Pain trajectories and their associations with cognition among older adults: a 10-year cohort study from network perspective.

TitlePain trajectories and their associations with cognition among older adults: a 10-year cohort study from network perspective.
Publication TypeJournal Article
Year of Publication2024
AuthorsSun, H-L, Bai, W, Chen, P, Zhang, L, Smith, RD, Su, Z, Cheung, T, Ungvari, GS, Ng, CH, Zhang, Q, Xiang, Y-T
JournalAge and Ageing
Volume53
Issue3
ISSN Number1468-2834
KeywordsAged, Cognition, Cognition Disorders, Cognitive Dysfunction, Cohort Studies, Humans, Longitudinal Studies, pain
Abstract

BACKGROUND: Few studies have examined the associations between pain trajectories and cognitive function in older adults. This study explored the associations between pain trajectories and different cognitive domains in older adults from a network perspective.

METHODS: Data on pain trajectories were derived from the Health and Retirement Study between 2010 and 2020 using latent class growth analyses. Measurements of key cognition domains, including memory, attention, calculation, orientation and language, were included. Linear regression and network analysis were performed to evaluate the associations between different pain trajectories and cognition.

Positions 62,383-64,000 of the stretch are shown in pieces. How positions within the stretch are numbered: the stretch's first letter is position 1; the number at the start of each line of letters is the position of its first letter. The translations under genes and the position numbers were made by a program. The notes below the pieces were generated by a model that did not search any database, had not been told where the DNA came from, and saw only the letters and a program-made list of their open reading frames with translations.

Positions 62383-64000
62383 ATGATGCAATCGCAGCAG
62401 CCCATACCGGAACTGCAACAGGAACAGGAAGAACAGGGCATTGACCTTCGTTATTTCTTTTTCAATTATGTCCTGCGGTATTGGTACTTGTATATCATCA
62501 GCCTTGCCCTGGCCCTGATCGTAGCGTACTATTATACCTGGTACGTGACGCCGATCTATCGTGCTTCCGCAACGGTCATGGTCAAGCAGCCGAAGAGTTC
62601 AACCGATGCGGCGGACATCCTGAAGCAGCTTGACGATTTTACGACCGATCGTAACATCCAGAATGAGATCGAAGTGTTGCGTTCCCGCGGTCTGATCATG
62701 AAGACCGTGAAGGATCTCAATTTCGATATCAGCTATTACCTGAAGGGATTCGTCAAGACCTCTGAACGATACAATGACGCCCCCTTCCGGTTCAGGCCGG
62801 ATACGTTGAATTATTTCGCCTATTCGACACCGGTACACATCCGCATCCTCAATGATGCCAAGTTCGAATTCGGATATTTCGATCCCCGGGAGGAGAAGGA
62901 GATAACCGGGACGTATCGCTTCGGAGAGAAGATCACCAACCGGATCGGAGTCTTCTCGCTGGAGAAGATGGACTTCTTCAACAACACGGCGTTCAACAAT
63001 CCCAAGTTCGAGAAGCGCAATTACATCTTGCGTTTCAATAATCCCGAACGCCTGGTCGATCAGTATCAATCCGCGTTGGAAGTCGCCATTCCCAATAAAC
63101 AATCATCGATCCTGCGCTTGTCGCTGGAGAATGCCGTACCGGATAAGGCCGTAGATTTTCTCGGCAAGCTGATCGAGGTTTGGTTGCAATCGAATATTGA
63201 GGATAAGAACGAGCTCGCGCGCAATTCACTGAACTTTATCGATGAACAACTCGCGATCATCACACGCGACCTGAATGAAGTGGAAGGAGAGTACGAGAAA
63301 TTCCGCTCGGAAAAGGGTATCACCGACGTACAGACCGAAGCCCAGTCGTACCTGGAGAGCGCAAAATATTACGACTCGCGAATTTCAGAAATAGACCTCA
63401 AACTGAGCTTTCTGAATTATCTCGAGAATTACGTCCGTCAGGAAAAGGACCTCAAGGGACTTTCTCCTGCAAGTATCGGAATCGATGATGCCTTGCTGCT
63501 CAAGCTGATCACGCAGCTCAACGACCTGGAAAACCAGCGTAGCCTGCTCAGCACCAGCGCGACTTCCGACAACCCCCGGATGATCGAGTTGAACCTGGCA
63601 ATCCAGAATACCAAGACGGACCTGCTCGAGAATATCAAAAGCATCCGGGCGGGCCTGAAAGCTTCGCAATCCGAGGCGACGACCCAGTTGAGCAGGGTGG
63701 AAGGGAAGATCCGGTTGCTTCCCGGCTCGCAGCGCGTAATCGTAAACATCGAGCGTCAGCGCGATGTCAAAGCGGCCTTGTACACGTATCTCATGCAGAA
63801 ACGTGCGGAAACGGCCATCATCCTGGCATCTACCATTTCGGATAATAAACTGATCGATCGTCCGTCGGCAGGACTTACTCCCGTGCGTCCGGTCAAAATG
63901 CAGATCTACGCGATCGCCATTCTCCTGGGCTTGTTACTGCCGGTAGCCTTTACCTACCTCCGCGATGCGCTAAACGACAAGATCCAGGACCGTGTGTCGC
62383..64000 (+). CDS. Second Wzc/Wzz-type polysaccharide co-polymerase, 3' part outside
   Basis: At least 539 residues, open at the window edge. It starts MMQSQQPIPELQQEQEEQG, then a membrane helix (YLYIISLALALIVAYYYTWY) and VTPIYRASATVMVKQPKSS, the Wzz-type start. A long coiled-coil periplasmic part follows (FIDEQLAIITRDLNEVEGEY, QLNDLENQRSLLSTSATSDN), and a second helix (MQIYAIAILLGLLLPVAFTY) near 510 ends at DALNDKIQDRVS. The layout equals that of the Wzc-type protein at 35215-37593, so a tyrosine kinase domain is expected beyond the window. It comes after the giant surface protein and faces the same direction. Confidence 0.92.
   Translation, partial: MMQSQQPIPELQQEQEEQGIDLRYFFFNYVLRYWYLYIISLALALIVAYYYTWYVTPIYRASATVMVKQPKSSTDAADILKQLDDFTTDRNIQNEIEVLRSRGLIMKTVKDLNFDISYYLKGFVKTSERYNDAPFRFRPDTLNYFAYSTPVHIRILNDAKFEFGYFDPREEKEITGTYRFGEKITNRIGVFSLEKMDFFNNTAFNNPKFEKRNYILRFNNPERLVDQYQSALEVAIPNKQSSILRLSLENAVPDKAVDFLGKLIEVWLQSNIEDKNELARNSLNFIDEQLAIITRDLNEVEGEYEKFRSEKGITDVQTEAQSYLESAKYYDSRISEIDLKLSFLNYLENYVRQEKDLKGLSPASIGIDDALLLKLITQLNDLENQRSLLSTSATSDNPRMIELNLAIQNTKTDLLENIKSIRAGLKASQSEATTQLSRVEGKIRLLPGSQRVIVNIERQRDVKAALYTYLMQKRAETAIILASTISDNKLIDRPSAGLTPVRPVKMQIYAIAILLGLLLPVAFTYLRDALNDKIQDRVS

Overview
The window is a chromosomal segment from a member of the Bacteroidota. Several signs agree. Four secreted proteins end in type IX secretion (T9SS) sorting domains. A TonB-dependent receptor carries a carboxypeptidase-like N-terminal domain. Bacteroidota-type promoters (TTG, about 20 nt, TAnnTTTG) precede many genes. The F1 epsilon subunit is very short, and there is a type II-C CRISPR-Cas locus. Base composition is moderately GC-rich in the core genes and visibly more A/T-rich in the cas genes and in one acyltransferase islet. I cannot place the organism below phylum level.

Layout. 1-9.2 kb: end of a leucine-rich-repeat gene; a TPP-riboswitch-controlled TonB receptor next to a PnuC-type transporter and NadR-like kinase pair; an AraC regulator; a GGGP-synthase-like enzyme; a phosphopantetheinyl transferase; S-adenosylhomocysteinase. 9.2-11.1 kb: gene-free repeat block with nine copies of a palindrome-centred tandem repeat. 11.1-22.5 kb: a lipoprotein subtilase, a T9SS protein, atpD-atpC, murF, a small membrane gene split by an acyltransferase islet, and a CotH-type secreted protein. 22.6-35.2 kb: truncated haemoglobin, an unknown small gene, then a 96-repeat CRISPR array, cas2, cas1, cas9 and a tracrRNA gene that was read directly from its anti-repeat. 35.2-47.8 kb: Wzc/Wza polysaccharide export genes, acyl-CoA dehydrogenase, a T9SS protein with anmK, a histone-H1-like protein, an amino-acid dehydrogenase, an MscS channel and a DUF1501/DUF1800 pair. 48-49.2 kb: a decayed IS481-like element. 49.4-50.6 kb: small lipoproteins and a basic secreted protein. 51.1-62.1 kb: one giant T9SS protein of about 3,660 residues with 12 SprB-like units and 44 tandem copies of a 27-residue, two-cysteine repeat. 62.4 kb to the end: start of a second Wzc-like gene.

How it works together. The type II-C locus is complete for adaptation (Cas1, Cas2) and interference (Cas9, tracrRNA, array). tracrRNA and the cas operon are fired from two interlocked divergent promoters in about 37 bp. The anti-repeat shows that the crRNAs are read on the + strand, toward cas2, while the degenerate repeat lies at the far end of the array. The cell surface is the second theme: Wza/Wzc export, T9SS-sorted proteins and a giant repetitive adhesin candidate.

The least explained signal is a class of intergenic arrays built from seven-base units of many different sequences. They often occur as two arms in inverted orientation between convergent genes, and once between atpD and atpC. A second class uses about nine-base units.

RESULTS: A total of 9,551 older adults were included in this study and three trajectories of pain were identified. After controlling for the covariates, persistent severe pain trajectory was associated with poorer overall cognition, memory and calculation ability when compared to mild or non-persistent pain trajectory. In the pain and cognition network model, memory (expected influence (EI) = 0.62), language (EI = 0.58) and calculation (EI = 0.41) were the most central domains.

CONCLUSIONS: Pain trajectories appeared stable over time among older adults in this study. Severity of persistent pain was an important risk factor for poor cognition, especially in relation to memory and calculation domains. Interventions targeting memory, language and calculation domains might be useful in addressing cognitive decline in older adults with persistent pain.

DOI10.1093/ageing/afae054
Citation Key13848
PubMed ID38521972
PubMed Central IDPMC10960922
Grant ListNIA U01AG009740 / AG / NIA NIH HHS / United States